in ±±± they defeated the duke and his forces at the battle of Kephissos.
They went on to take over the duchy of Athens for themselves and this
success against Athens had a destabilising effect throughout the Frankish
areas of southern Greece; it seemed for a while that they might also attempt
to take the principality in the Peloponnese. In ±± they sacked Corinth,
and over the next decade Catalan raids on the southern coast of the Gulf
of Corinth continued.µµ
µµ Aragonese Chronicle °“±; Laiou ±·: µµ; Setton ±.
° Being Byzantine: Greek identity before the Ottomans
After years of border squabbles, the balance between the principality and
Byzantine Roman Mistra was radically altered in ±°, when Andronikos
Palaiologos Asen, the Byzantine Roman governor of Mistra and father-in-
law of the future emperor John VI Kantakouzenos, attacked Frankish Sko-
rta in strength. Asen captured the castles of Akova, Karytaina, Polyphengos
and St George in central Arkadia and may also have penetrated into Messe-
nia given the recorded grant by Asen to a monastery near Androussa in
±. As a result only three of the original twelve baronies of the principality
¬nally remained in Frankish hands, with the Franks pushed back into Elis
and Messenia in the north- and south-west. The Aragonese Chronicle tells
how ˜Sir Andronico Assani™ besieged ¬rst Matagriffon (Akova) and then
Karytaina, taking them in the end through bribery. St George followed by
the same means (Aragonese Chronicle ±“µ). Frankish attempts to recover
lost ground, like John of Gravina™s attempt on Karytaina (Aragonese Chron-
icle µµ“), were in vain.µ
For the Angevins, the Peloponnese was not high on the list of priorities
and was consequently neglected. According to the Aragonese Chronicle
(“·µ), between ± and ±·· no fewer than thirty-eight bailis were
appointed by the predominantly absentee Angevin princes. Clearly, conti-
nuity and a sense of security were going to be hard to maintain, especially
when a new threat emerged with major Turkish raids on the Peloponnese,
¬rst noted in ±· and thenceforward becoming more and more frequent.
In trying times, the continually changing Angevin leadership contrasted
unfavourably with the memory of the Villehardouin principality which, as
we have seen, may well have taken on something of the aura of a golden
age. Angevin rule also suffered by comparison with the more stable Byzan-
tine Roman administration in Mistra. Therefore, in ±±, according to the
memoirs of John VI Kantakouzenos (Histories ii. ·“·), a group of Frank-
ish nobles from the principality approached him with an offer to secede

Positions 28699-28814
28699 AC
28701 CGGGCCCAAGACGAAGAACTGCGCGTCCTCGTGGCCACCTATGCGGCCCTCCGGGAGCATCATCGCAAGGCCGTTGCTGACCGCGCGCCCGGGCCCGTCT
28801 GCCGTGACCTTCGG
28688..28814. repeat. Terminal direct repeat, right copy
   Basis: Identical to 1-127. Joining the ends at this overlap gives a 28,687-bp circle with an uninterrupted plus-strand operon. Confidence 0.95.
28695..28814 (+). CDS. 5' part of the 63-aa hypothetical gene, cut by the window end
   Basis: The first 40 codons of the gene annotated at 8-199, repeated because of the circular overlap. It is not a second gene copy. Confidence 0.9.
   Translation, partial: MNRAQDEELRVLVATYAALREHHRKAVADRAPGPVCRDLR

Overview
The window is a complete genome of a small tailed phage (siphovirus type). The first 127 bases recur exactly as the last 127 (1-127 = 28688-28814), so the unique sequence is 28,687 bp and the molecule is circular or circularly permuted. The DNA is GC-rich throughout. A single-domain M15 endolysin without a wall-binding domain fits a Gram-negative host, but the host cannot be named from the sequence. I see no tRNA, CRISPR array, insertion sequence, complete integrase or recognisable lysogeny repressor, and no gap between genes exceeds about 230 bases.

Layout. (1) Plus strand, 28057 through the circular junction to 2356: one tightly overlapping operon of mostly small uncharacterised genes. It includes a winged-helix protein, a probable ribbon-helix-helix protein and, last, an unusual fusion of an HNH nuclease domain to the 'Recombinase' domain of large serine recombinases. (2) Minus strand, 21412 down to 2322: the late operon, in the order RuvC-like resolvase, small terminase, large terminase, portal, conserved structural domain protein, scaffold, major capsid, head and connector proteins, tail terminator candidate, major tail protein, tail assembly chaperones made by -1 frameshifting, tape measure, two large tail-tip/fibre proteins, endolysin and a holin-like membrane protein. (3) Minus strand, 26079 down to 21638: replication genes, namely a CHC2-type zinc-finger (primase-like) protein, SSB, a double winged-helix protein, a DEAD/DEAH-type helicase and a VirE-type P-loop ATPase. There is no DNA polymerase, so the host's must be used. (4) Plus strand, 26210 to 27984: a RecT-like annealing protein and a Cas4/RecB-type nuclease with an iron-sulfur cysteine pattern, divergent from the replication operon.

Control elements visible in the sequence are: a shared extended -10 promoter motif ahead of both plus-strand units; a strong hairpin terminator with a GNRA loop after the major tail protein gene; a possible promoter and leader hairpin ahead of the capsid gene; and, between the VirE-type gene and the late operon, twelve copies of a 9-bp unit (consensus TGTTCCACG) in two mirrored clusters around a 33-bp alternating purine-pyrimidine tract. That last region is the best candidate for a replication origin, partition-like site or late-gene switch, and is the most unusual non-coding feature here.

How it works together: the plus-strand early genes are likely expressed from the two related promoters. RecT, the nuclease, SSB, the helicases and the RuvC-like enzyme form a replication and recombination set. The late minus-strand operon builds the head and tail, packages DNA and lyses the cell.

to the Byzantine Romans, and this account is given greater credence by a
letter written in late ±° from King Robert of Naples to the clergy and
barons of the principality, in which he urged them to maintain their loyalty
to his family; he had heard rumours of their intrigues with the ˜Greeks™
(i.e. the Romans of Mistra). What is particularly noteworthy is that the
Frankish barons™ offer followed directly upon a visit by the reigning prince
Catherine de Valois, who was resident in the principality from late ±
to the summer of ±±. The barons perhaps resented Catherine™s policy in


µ Bartusis ±: ·°“; Nicol ±: ± with notes; Runciman ±°: µ±. Millet ±: ±±µ“±.
°·
Meanwhile, a long way from Constantinople . . .
Epiros, misliking her provocation of Byzantine Roman power of which
Kantakouzenos himself gave such a penetrating critique; they would have
served for Catherine against the Byzantine Romans in Epiros and might
have come away impressed by Andronikos III Palaiologos and his Grand
Domestic, John Kantakouzenos. It is also possible that the established fam-
ilies of the principality resented the sway of Catherine™s Italian advisors:
in particular, Niccolo Acciajuoli had gained substantial estates and in¬‚u-
ence. The offer to Kantakouzenos, coming at this time and in this context,
must surely re¬‚ect a complete disenchantment with Neapolitan rule and
shows again that the ethnic divide in the Peloponnese was by no means an
unbridgeable gulf.µ·
The appeal of Mistra can only have increased with the coming of Manuel
Kantakouzenos, second son of Emperor John VI Kantakouzenos, as despot
in ±. The title afforded rank secondary only to an emperor and had
traditionally been given to the imperial heir apparent: Manuel was therefore
coming to the Peloponnese as his father™s deputy and was to steer an
autonomous course in which policy was rarely determined by ethnic status.
Manuel was himself already linked with a Latin family by his marriage to
Isabelle de Lusignan in ±, and from the start he pursued a conciliatory
policy with his Latin neighbours. He did not initiate any signi¬cant actions
against the Frankish principality (the battle at Gardiki in ±·µ was a response
to an attack by the Franks), and when Emperor John V Palaiologos tried
to oust him in ±µµ Manuel was able to call on his Venetian and Frankish
neighbours to help him; four years later he again cooperated against the
Turkish threat with the principality and Venice, as well as the Hospitallers,
and this alliance secured a signi¬cant naval victory.µ
As we have already seen, Manuel had greater problems with his own
Roman lords, who resented his ¬nancial demands and perhaps the arrival
of a forceful outsider. In his Histories, Kantakouzenos excoriates the ˜Pelo-
ponnesians™ “ as noted, he never calls them Romans “ for their inability to
live in peace:
Not failure, not success, not time the destroyer of all is able to wipe away the
hatred among them for each other. Lifelong they are mutual enemies and after
death, as if it were a patrimonial legacy, they leave their quarrel to their children . . .
(Histories iv. .±“)

It has been well noted also that Byzantine Roman authority was often only
accepted under conditions that emphasised the desire for local autonomy.